GET UPDATES IN YOUR INBOX! Subscribe to our SPAM-free updates here:

GET UPDATES IN YOUR INBOX! Subscribe to our SPAM-free email here:

Delivered by FeedBurner

Thursday, August 3, 2017

Postcard Thursday: "For the Accommodation of the People"

As you sweat through the "summer of hell" (to use Governor Cuomo's term) at Penn Station, here's a look back at what things were like before the Pennsylvania Railroad even had a terminal in Manhattan. We recently ran across this advertisement in the New York Herald from 1909 for all the various ways the Pennsylvania Railroad Company used to be able to get people into and out of Manhattan.

As the "bulletin" points out, the railroad had "nine conveniently located gateways" to the city. Four were ferry terminals, at Cortlandt Street, Desbrosses Street, West 23rd Street, and Fulton Street in Brooklyn. The remaining five were what we today know as PATH train stations, though many of these are now defunct. For example, in 1909 there was a PATH station at 19th Street, which closed in 1954, and there was a direct connection (for an additional five-cent fare) between the 23rd Street PATH and Jersey City.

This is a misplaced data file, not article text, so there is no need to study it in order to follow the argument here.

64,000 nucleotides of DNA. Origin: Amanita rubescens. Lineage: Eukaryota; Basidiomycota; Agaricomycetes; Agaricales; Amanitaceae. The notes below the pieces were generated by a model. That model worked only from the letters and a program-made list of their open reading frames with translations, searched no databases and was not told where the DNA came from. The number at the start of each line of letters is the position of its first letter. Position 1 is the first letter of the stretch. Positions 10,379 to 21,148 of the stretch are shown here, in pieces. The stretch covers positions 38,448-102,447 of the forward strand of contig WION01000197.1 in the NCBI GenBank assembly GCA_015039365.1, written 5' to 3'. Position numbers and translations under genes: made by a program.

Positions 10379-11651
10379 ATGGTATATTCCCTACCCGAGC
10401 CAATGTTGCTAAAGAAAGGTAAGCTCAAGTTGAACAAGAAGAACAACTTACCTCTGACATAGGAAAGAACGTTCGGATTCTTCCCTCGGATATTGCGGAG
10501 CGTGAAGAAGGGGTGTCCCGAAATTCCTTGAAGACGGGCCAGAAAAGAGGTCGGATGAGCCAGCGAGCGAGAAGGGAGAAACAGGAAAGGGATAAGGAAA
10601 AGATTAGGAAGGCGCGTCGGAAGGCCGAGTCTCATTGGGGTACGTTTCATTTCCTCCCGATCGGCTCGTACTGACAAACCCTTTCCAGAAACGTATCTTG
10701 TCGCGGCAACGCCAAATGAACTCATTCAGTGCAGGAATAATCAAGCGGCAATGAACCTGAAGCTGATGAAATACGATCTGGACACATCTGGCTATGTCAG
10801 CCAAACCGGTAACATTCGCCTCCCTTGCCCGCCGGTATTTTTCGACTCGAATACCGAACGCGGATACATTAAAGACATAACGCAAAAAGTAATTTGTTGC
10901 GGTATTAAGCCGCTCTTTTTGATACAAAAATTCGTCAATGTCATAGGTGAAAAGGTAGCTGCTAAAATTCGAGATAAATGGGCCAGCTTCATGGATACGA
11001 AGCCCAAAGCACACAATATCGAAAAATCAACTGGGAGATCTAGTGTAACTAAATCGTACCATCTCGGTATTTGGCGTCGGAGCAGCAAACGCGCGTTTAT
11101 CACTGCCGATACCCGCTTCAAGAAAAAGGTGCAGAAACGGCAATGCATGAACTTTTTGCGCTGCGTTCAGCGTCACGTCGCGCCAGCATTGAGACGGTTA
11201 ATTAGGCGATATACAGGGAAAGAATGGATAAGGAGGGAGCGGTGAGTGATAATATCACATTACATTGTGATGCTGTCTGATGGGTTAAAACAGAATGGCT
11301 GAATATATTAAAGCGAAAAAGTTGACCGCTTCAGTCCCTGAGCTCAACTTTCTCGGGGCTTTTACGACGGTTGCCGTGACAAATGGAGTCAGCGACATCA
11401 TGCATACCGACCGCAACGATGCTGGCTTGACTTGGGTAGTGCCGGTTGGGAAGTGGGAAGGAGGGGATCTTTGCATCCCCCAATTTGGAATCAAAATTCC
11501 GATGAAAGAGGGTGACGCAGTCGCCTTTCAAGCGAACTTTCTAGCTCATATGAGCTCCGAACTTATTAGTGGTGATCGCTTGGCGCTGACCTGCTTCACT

(Today, if you ride in the front car of the PATH from 23rd Street, you can see the remnants of the 19th Street station as you head toward 14th Street.)

The ad mentions that the "wholesale district" (today's Tribeca) is served by the Desbrosses Street station (by which they mean ferry slip), but doesn't point out that you could also pick up a street car here that would whisk you across the island to the Grand Street ferry slip, and thence to Brooklyn. (This is probably omitted because the Pennsylvania Railroad did not have any financial interest in the street car company.)

Also interesting is the information at the end, almost as an aside, about the "largest, handsomest, and most commodious" railroad station that the Pennsylvania Railroad was building at 34th Street. Penn Station, as it came to be known, opened less than a year after this ad ran, and the ability for trains to run directly from Jersey and Long Island into Manhattan made most of the "nine conveniently located gateways" touted in this ad virtually obsolete.

Read more about NYC history in


No comments:

Search This Blog

Blog Archive